Full backup Scenario

  • suja.jamesgeorge

    Valued Member

    Points: 53

    Comments posted to this topic are about the item Full backup Scenario

  • Oleg Netchaev

    SSCertifiable

    Points: 5272

    This is a very good question, which definitely required some thinking to answer. Thank you.

    It looks like I am the first one who answered this one correctly :-). The full backup is designed to restore the database to the state in which it was at the moment the backup has finished, so the answer makes perfect sense.

    Oleg

  • This was removed by the editor as SPAM

  • Hugo Kornelis

    SSC Guru

    Points: 64685

    Great question!

    One additional comment that was missing from the question and description, is how pending transactions are handled.

    IF the session inserting the 10000 rows does so within a transaction, and the transaction is not yet committed when the backup finishes, then a restore from this backup will contain none of those rows.

    IF the session inserting the 10000 rows does not use an explicit transaction (making each individual insert statement an implied transaction of its own), then a restore from this backup will contain all the rows that were inserted before the backup finished, and none of the rows inserted after the backup finished.

    Even though the portion of the transaction log that is added to the backup will include modifications by uncommitted transactions, the restore process will not restore those changes (or even undo them if they were already made in the data page when it was copied) because the transaction is still uncommitted at the end of the backup.


    Hugo Kornelis, SQL Server/Data Platform MVP (2006-2016)
    Visit my SQL Server blog: https://sqlserverfast.com/blog/
    SQL Server Execution Plan Reference: https://sqlserverfast.com/epr/

  • Ali Asghar Sharifi

    Mr or Mrs. 500

    Points: 526

    Thank you for your question.It's a good point that I had never attended.It's obvious in question that 10000 rows are inserted without transaction because the records are inserting through a loop and any records that insert until the completion time of full backup will be included.

  • vogelz

    Grasshopper

    Points: 21

    I'm not sure I understand the explanation though:

    Whenever a full backup is initiated it will place a pointer in the transaction log in order to understand from where the backup started. So any transaction happening,after the pointer, will be included in the backup.

    Is this saying that a full backup backs up everything fully before the pointer, and then pulls the data after the pointer? Otherwise, what is the point of the pointer?

    If it doesn't mean that, what does it mean? Why would a pointer be placed in the transaction log on the initiation of a full backup if it is going to backup the data before AND after the pointer?

  • Hugo Kornelis

    SSC Guru

    Points: 64685

    vogelz (3/16/2010)


    I'm not sure I understand the explanation though:

    Whenever a full backup is initiated it will place a pointer in the transaction log in order to understand from where the backup started. So any transaction happening,after the pointer, will be included in the backup.

    Is this saying that a full backup backs up everything fully before the pointer, and then pulls the data after the pointer? Otherwise, what is the point of the pointer?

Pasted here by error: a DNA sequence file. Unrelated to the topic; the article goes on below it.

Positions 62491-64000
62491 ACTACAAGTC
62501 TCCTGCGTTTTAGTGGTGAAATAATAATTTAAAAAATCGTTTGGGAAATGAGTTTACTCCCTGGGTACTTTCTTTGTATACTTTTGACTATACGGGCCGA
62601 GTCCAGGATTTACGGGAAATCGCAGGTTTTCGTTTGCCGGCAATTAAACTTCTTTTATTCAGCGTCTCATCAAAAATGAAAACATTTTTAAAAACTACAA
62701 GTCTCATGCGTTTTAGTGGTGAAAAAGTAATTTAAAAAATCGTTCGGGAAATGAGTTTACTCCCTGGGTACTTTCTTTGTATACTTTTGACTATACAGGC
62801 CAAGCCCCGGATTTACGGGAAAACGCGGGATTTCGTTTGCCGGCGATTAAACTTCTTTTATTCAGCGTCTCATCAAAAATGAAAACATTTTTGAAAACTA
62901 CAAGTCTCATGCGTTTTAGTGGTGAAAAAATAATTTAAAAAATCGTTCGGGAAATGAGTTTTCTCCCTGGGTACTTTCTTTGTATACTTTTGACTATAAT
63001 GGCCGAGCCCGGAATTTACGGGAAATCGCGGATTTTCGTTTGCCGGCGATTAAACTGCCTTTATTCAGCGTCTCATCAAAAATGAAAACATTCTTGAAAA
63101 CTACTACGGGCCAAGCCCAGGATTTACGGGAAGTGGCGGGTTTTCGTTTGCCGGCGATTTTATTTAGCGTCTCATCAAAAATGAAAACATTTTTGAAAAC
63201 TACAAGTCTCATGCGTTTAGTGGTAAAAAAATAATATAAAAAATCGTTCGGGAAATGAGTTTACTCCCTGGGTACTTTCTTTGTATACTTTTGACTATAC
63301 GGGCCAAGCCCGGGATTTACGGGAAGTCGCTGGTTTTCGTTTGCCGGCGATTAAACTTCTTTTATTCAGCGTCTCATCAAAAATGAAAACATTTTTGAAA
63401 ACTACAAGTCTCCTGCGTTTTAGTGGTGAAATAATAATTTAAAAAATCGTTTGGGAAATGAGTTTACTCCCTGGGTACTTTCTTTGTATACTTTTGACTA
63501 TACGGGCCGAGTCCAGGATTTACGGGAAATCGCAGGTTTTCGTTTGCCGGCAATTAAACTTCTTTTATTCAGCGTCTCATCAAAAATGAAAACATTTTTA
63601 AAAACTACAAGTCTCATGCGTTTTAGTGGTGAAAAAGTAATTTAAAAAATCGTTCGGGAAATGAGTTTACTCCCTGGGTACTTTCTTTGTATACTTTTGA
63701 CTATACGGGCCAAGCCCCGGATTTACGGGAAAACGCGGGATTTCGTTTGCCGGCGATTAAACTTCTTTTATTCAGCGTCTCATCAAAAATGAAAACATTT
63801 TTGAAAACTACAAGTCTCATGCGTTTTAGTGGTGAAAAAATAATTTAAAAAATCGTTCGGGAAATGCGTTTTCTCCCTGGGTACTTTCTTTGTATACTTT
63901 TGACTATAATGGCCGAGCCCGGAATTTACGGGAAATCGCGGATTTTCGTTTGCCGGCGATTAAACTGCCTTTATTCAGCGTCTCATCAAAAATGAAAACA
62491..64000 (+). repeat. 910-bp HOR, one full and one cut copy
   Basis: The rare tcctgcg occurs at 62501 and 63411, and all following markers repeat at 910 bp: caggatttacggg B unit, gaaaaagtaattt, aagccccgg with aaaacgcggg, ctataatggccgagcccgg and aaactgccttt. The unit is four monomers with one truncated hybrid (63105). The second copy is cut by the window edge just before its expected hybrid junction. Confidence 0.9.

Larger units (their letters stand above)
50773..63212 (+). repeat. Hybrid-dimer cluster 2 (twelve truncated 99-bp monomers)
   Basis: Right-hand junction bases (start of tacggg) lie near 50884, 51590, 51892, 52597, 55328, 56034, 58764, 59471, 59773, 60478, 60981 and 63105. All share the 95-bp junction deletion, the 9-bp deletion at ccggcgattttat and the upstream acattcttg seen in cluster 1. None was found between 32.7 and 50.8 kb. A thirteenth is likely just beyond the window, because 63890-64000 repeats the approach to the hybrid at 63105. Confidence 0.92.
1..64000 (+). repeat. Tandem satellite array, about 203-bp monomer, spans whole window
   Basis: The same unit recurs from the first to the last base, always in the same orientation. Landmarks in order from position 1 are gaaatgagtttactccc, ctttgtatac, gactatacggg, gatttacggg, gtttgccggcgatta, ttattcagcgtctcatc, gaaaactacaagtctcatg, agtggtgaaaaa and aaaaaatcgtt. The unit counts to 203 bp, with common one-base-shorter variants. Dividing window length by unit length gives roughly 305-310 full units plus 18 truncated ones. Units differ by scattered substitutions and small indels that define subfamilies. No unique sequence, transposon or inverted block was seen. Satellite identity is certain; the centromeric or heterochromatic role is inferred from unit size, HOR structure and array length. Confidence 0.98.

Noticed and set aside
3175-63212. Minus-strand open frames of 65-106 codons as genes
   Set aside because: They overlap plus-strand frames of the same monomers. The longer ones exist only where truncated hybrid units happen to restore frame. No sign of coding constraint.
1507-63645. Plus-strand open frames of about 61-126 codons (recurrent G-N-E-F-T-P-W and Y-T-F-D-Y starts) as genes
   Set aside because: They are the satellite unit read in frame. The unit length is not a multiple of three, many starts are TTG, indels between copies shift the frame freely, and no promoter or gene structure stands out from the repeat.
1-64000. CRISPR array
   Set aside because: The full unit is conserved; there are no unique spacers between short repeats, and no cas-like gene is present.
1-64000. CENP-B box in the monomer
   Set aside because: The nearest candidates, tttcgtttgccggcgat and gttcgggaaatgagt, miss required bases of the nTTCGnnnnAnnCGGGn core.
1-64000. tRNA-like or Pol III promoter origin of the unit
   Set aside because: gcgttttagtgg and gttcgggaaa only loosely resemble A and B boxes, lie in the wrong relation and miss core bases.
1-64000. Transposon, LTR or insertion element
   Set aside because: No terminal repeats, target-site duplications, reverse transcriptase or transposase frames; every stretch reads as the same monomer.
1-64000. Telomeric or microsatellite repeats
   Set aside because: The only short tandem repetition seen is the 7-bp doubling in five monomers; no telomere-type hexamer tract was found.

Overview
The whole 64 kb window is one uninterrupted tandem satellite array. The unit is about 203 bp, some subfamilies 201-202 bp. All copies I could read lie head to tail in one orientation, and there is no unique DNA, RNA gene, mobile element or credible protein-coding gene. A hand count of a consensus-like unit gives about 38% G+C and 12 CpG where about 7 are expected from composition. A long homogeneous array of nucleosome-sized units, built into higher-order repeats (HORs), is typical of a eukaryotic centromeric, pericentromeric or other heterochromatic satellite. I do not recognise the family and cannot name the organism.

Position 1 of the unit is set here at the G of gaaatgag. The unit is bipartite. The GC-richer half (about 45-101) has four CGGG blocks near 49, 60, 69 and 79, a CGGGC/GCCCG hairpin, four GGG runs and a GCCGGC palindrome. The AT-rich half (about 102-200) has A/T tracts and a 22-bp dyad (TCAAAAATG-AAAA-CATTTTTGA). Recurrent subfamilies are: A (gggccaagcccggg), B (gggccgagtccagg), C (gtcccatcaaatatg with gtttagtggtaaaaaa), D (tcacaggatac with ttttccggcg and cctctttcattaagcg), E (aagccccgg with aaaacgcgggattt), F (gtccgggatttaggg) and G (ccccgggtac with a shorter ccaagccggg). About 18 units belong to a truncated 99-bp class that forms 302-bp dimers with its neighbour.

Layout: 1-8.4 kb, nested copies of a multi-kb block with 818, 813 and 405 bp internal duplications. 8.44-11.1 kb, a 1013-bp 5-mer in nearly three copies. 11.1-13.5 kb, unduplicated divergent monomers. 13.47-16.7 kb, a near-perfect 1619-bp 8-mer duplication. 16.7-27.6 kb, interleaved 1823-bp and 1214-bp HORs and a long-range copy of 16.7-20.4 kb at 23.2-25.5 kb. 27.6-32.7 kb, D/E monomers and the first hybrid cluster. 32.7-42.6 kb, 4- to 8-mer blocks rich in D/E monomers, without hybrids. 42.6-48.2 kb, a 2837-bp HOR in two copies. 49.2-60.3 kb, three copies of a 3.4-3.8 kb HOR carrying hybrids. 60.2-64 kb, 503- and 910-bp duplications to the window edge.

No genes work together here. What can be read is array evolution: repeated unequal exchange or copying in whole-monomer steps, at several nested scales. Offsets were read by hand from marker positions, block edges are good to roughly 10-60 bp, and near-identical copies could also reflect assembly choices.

If it doesn't mean that, what does it mean? Why would a pointer be placed in the transaction log on the initiation of a full backup if it is going to backup the data before AND after the pointer?

    I'm not sure if the explanation is 100% technically accurate. My understanding (which might be wrong as well) is that the backup first copies all the data pages, then adds all the log pages starting from the start of the oldest uncommitted transaction right up until the time the backup ends.

    On a restore, first all data pages are restored; then the log entries included in the backup are used to

    a) roll forward any transactions that were committed while the backup was running, and

    b) roll back any changes from transactions that were not yet commited when the backup finished.

    The latter is required because the backed up data pages may already have been modified by those transactions.

    As I said, the exact implementation might be slightly different. But the main point to remember is that the backup/restore process ensures that the restored database includes the changes from all the transactions that were finished when the backup ended, and no changes at all from any transactions that were still running at that time.


    Hugo Kornelis, SQL Server/Data Platform MVP (2006-2016)
    Visit my SQL Server blog: https://sqlserverfast.com/blog/
    SQL Server Execution Plan Reference: https://sqlserverfast.com/epr/

  • vogelz

    Grasshopper

    Points: 21

    Thanks Hugo, that does make much more sense.

    Andrew

  • sjimmo

    SSChampion

    Points: 11139

    Hugo, after getting the questin wrong;-) and re-reading a few times in disbelief I found on <http://msdn.microsoft.com/en-us/library/ms175477.aspx&gt; - Each data backup includes part of the transaction log so that the backup can be recovered to the end of that backup.

    So, in a full backup, all completed transactions will be added to the full dump. everything else will be added to the transaction log dumps if being performed.

    Steve Jimmo
    Sr DBA
    “If we ever forget that we are One Nation Under God, then we will be a Nation gone under." - Ronald Reagan

  • Cliff Jones

    SSChampion

    Points: 10517

    This was a good question. And thanks Hugo for the explanation.

  • john.arnott

    SSChampion

    Points: 11882